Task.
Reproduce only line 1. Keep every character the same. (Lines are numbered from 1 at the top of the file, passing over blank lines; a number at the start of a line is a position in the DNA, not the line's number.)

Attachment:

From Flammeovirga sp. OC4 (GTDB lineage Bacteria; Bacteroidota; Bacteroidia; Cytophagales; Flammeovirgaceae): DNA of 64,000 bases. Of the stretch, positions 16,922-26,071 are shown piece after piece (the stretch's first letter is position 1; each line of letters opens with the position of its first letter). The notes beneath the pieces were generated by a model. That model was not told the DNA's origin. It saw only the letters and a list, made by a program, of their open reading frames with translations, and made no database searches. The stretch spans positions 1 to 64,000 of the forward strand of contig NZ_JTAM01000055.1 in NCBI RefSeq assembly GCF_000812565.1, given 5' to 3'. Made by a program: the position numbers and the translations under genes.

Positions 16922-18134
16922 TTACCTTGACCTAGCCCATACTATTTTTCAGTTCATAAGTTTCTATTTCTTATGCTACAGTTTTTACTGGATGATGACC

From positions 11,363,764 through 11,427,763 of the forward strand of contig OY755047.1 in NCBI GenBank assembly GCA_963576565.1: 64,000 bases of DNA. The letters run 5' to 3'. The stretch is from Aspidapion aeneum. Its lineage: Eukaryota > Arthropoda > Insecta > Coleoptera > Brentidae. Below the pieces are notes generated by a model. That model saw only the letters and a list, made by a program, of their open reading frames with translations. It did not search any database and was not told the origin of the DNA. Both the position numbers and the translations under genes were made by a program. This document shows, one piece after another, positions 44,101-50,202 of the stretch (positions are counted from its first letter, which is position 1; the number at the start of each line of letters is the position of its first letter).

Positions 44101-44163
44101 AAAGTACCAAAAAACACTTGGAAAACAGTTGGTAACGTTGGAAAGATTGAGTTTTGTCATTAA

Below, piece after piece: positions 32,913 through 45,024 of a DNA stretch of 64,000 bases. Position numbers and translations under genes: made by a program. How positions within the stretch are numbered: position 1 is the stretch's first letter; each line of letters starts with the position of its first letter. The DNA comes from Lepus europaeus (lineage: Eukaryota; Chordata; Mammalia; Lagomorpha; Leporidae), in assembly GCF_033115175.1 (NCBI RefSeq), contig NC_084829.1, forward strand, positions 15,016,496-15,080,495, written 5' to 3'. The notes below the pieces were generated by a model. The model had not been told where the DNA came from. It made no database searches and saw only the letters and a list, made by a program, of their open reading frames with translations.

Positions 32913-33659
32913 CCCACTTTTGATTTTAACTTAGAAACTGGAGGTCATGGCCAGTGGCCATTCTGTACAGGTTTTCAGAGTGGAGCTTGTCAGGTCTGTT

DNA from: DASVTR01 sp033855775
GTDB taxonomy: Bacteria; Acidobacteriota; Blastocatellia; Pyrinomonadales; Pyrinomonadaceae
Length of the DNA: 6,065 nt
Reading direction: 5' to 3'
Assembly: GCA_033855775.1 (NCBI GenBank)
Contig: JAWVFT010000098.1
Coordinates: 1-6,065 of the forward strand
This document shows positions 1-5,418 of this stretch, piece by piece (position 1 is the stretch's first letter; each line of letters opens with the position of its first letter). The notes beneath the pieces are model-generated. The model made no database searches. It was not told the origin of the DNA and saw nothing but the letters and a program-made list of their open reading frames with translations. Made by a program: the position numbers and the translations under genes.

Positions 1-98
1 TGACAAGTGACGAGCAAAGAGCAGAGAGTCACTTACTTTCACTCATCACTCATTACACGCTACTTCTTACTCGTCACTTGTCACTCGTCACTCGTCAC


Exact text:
From Flammeovirga sp. OC4 (GTDB lineage Bacteria; Bacteroidota; Bacteroidia; Cytophagales; Flammeovirgaceae): DNA of 64,000 bases. Of the stretch, positions 16,922-26,071 are shown piece after piece (the stretch's first letter is position 1; each line of letters opens with the position of its first letter). The notes beneath the pieces were generated by a model. That model was not told the DNA's origin. It saw only the letters and a list, made by a program, of their open reading frames with translations, and made no database searches. The stretch spans positions 1 to 64,000 of the forward strand of contig NZ_JTAM01000055.1 in NCBI RefSeq assembly GCF_000812565.1, given 5' to 3'. Made by a program: the position numbers and the translations under genes.